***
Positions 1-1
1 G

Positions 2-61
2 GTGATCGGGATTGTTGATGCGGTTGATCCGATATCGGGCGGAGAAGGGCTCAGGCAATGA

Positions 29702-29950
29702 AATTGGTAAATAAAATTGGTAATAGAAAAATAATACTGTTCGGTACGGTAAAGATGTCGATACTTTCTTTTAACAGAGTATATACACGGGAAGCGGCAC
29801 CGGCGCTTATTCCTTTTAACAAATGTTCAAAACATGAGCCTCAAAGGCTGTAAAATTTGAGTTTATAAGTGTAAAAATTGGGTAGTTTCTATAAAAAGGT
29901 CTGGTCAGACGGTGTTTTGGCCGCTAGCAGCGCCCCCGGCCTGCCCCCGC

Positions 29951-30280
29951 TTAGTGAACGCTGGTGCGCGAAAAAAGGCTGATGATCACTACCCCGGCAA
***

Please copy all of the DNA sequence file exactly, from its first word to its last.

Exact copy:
Positions 1-1
1 G

Positions 2-61
2 GTGATCGGGATTGTTGATGCGGTTGATCCGATATCGGGCGGAGAAGGGCTCAGGCAATGA

Positions 29702-29950
29702 AATTGGTAAATAAAATTGGTAATAGAAAAATAATACTGTTCGGTACGGTAAAGATGTCGATACTTTCTTTTAACAGAGTATATACACGGGAAGCGGCAC
29801 CGGCGCTTATTCCTTTTAACAAATGTTCAAAACATGAGCCTCAAAGGCTGTAAAATTTGAGTTTATAAGTGTAAAAATTGGGTAGTTTCTATAAAAAGGT
29901 CTGGTCAGACGGTGTTTTGGCCGCTAGCAGCGCCCCCGGCCTGCCCCCGC

Positions 29951-30280
29951 TTAGTGAACGCTGGTGCGCGAAAAAAGGCTGATGATCACTACCCCGGCAA